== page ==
The domestic law to be reviewed against the background of the GDPR is Section 23 of the Hessian Data Protection and Freedom of Information Act (HDSIG). It states that personal data of employees may be processed "for the purposes of the employment relationship". However, this is only the case if the data processing is necessary "after the employment relationship has been established for its implementation, termination or settlement". There is no further specification or guidance on how Sec. 23 HDSIG is to be interpreted or applied. This is why the judges asked the CJEU for further guidance.
The CJEU's decision will be significant for all EU member states with similar data protection regulations. The ruling will not only impact schools - it can also be extended to employment relationships in businesses all across the EU. This is particularly important as the Covid-19 pandemic has made companies more dependent than ever on video conference systems. Therefore, the case brought up to the CJEU will clearly set a precedent for many constellations of similar kind.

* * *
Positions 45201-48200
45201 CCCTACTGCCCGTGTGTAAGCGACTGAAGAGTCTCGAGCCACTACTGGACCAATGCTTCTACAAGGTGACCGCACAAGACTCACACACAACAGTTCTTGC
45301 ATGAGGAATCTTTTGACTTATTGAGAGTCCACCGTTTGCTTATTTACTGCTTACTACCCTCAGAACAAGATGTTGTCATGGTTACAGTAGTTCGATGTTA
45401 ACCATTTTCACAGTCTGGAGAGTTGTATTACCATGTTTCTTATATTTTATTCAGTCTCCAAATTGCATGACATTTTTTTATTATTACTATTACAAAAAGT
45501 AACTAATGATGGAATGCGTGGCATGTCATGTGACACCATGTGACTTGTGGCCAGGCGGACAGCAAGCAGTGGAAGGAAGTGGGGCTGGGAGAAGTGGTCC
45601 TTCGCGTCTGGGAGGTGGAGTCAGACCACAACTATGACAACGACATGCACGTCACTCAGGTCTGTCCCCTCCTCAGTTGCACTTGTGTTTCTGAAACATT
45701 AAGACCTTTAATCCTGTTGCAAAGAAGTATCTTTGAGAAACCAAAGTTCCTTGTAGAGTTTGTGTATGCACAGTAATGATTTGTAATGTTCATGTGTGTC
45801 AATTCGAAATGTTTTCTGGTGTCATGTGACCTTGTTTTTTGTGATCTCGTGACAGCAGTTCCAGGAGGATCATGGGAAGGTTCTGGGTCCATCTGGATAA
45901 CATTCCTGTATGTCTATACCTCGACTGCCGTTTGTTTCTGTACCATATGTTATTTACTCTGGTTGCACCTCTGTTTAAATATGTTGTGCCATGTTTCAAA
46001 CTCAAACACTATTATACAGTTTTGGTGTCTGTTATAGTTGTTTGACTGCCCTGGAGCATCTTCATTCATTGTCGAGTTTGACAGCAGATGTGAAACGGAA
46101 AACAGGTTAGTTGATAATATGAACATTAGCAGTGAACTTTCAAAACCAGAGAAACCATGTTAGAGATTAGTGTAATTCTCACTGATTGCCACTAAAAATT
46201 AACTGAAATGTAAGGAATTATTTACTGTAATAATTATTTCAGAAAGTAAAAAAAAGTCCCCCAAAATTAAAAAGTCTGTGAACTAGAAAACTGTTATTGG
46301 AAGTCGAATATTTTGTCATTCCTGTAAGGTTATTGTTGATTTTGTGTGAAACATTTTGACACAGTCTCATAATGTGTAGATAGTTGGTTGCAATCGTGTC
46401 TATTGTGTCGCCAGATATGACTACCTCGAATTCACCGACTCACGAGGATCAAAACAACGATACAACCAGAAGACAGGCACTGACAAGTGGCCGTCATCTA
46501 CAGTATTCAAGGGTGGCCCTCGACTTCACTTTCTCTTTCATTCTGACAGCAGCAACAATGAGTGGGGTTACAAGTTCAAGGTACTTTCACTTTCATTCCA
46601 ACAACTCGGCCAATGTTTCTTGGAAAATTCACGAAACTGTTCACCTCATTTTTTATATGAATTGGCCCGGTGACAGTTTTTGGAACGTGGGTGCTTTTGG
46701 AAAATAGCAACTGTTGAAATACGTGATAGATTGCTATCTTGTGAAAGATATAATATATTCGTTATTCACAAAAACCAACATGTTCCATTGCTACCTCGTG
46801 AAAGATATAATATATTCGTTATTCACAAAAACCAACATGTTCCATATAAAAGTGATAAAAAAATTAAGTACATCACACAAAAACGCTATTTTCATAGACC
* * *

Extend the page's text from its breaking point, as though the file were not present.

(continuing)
The problem rests on the structure of the GDPR and its interplay with domestic privacy laws. In certain areas, and employment relations is one of them, the GDPR leaves room for domestic legislation. National laws such as the German Federal Data Protection Act (BDSG) did not become obsolete when the GDPR came into force. Those laws had to be revised in order to fill the gaps the GDPR has left. In federal states like Germany, there is even a third layer of data privacy legislation. However, these laws must also be in line with the GDPR.
The important question that the CJEU must now address is: what substantive requirements must a domestic provision fulfil in order to be a "specific provision" within the meaning of Articvle 88(1) GDPR? In addition, according to the Wiesbaden Administrative Court, the CJEU must clarify whether a national provision not meeting these requirements may still be applied.
Online teaching is new to many teachers, schools and educational institutions and there is uncertainty about how it should work, and there are concerns about data leaks and misuse. In addition, there are the imponderables that the Schrems II decision of the CJEU has brought with it. This is precisely why it is important to create legal certainty at this point. This includes putting data processing on the 'right' basis. The permissive elements of Article 6 GDPR must be taken into account when processing personal data. The school system is just one among many examples of this.